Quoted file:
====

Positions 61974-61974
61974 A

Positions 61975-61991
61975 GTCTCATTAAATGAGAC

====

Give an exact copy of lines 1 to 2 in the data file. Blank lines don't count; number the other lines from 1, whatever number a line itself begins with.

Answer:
Positions 61974-61974
61974 A